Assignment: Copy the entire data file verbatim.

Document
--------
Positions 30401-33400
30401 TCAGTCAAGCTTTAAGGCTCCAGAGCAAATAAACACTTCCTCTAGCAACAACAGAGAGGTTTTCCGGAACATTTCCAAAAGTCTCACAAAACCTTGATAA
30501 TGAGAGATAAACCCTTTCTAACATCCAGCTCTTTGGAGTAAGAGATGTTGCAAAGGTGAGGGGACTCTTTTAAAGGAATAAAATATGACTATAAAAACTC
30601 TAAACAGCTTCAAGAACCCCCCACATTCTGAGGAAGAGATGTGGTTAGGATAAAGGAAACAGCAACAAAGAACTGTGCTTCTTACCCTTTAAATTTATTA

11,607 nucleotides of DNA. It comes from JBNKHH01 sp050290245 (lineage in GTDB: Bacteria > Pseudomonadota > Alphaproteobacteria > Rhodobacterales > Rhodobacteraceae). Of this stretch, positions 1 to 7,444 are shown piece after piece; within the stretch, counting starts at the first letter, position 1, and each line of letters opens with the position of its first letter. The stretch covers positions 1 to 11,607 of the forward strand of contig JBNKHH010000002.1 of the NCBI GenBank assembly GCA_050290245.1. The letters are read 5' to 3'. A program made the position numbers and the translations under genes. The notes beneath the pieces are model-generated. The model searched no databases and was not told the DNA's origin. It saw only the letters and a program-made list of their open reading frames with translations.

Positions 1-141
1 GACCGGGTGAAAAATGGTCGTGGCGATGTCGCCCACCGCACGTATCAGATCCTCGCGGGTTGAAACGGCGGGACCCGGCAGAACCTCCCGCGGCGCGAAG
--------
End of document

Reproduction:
Positions 30401-33400
30401 TCAGTCAAGCTTTAAGGCTCCAGAGCAAATAAACACTTCCTCTAGCAACAACAGAGAGGTTTTCCGGAACATTTCCAAAAGTCTCACAAAACCTTGATAA
30501 TGAGAGATAAACCCTTTCTAACATCCAGCTCTTTGGAGTAAGAGATGTTGCAAAGGTGAGGGGACTCTTTTAAAGGAATAAAATATGACTATAAAAACTC
30601 TAAACAGCTTCAAGAACCCCCCACATTCTGAGGAAGAGATGTGGTTAGGATAAAGGAAACAGCAACAAAGAACTGTGCTTCTTACCCTTTAAATTTATTA

11,607 nucleotides of DNA. It comes from JBNKHH01 sp050290245 (lineage in GTDB: Bacteria > Pseudomonadota > Alphaproteobacteria > Rhodobacterales > Rhodobacteraceae). Of this stretch, positions 1 to 7,444 are shown piece after piece; within the stretch, counting starts at the first letter, position 1, and each line of letters opens with the position of its first letter. The stretch covers positions 1 to 11,607 of the forward strand of contig JBNKHH010000002.1 of the NCBI GenBank assembly GCA_050290245.1. The letters are read 5' to 3'. A program made the position numbers and the translations under genes. The notes beneath the pieces are model-generated. The model searched no databases and was not told the DNA's origin. It saw only the letters and a program-made list of their open reading frames with translations.

Positions 1-141
1 GACCGGGTGAAAAATGGTCGTGGCGATGTCGCCCACCGCACGTATCAGATCCTCGCGGGTTGAAACGGCGGGACCCGGCAGAACCTCCCGCGGCGCGAAG